Analysts note that in addition to the increasing mobile revenue, Facebook proved that it can can take on a major challenge.
"The mobile revenue is very significant," said Olds. "First, it shows Facebook is becoming a much larger player in the fastest growing segment of online advertising. But second, and maybe as important, it shows that Facebook, as a company, can set objectives, come up with good winning strategies, and execute."
One of its best moves, analysts say, was coming up with what has become a highly popular Facebook mobile app that's been downloaded onto a huge number of smartphones and tablets.
Now, says Blau, Facebook needs to focus on improving its mobile and desktop ad strategy.
"They need to improve their advertising formats," said Blau. "I can tell you that the selection is limited now. There's a lot more they can do. They need to do more than just provide links and display ads. It needs to be more engaging than that. They need to give ads more depth and content."
Sharon Gaudin covers the Internet and Web 2.0, emerging technologies, and desktop and laptop chips for Computerworld. Follow Sharon on Twitter at @sgaudin, or subscribe to Sharon's RSS feed . Her e-mail address is email@example.com.
- Why the social networks are falling apart
- Now is 'good timing' for Twitter's IPO
- Facebook to test new mobile payment service
- Facebook embedded posts good for business
- Facebook gets its mobile game on
- Who said that? Social network launched for anonymous users
- The social network wars are over. The winner: email!
- State social media privacy laws a mixed bag for businesses
- Facebook rethinks its 'hackathons' with an eye toward mobile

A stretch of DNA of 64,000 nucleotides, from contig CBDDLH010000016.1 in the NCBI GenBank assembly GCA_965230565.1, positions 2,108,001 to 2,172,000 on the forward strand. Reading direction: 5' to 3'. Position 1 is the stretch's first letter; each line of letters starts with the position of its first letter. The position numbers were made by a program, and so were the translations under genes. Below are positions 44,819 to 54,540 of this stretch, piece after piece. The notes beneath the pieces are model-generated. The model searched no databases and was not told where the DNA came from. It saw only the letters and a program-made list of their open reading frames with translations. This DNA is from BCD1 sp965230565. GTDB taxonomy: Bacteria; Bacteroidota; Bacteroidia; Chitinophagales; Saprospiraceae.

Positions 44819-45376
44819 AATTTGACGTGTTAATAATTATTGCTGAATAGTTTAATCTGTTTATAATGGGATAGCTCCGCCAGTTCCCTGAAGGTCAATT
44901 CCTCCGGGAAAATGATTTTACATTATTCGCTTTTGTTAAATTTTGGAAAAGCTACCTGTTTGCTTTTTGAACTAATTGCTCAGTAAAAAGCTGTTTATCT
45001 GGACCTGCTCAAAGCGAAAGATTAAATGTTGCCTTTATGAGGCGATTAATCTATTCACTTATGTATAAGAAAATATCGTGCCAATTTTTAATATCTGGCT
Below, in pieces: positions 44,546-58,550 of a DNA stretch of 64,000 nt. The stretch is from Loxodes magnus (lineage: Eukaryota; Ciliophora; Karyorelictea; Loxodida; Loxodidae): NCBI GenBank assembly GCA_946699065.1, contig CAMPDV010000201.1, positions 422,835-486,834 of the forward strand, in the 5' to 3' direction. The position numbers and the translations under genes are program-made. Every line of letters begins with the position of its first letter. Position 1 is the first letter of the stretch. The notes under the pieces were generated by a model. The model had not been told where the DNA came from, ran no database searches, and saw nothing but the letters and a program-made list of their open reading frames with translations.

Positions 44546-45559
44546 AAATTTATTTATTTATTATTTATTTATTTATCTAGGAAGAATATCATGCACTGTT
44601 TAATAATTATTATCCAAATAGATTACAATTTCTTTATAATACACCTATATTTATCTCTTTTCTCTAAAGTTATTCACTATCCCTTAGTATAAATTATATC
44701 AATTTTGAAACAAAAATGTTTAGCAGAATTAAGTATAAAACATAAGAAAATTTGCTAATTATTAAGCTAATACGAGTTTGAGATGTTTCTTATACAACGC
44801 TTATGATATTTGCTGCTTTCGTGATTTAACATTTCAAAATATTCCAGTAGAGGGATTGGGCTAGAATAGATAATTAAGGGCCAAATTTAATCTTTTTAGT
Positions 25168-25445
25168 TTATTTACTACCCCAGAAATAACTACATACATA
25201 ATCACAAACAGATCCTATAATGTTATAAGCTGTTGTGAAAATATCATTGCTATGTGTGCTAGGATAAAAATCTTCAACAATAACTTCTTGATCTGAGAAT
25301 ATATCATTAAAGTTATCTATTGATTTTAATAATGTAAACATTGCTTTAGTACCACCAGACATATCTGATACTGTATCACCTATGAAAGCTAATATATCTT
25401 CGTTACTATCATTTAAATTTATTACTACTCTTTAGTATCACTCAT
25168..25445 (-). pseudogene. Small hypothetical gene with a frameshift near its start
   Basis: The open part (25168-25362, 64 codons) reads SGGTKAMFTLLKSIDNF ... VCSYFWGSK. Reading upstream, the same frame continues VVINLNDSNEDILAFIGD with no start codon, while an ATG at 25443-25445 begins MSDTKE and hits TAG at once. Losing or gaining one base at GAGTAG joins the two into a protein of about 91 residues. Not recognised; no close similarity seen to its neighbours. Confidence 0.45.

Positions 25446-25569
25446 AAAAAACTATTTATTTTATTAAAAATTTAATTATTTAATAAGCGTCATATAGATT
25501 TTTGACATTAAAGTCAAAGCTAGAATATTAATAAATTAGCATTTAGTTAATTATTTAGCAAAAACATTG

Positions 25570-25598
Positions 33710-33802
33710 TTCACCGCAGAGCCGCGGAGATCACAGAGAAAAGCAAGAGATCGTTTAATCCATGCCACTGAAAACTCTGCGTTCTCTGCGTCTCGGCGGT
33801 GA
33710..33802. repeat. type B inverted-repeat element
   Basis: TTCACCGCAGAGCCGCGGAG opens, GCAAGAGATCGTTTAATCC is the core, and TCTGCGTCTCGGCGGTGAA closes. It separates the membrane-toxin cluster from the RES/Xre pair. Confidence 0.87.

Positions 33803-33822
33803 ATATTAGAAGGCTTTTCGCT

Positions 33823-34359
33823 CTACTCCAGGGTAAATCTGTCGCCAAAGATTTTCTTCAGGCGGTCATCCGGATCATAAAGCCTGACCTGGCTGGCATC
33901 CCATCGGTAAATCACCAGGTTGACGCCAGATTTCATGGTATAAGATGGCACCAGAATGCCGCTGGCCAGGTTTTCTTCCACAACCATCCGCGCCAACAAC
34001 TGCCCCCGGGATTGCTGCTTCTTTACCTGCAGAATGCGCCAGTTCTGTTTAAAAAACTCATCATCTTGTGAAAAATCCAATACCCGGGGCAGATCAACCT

- How companies should navigate social media in a crisis
Read more about E-business in Computerworld's E-business Topic Center.
- 6TB Oracle Ecommerce Stack Deployed on AWS in 7 Days A Fortune 1000 company was told that it would take more than 6 months to deploy their ecommerce stack on AWS. CloudVelocity deployed...
- Agility & Scalability for Oracle EBS R12 and RAC on VMware vSphere 5 This white paper outlines extensive performance and scalability testing of Oracle EBS applications on a Vblock™ Systems with vSphere 5.
- Oracle and VCE: The Next Step in Integrated Computing Platforms In this ESG Lab review you will learn how a VCE system driven by Oracle, delivers the perfect blend of high performance and...
- Migrate Oracle Apps from RISC/UNIX to Virtualized x86 Ready to move Oracle to a virtualized environment? This brief explains how true converged infrastructure can help you migrate from a RISC/UNIX environment...
- Keep Servers Up and Running and Attackers in the Dark An SSL/TLS handshake requires at least 10 times more processing power on a server than on the client. SSL renegotiation attacks can readily...
- On Demand: Mastering the Art of Mobile Content Management Mobile device usage in the enterprise has skyrocketed, and it continues to escalate. IT must answer to users who demand access to their... All E-business White Papers | Webcasts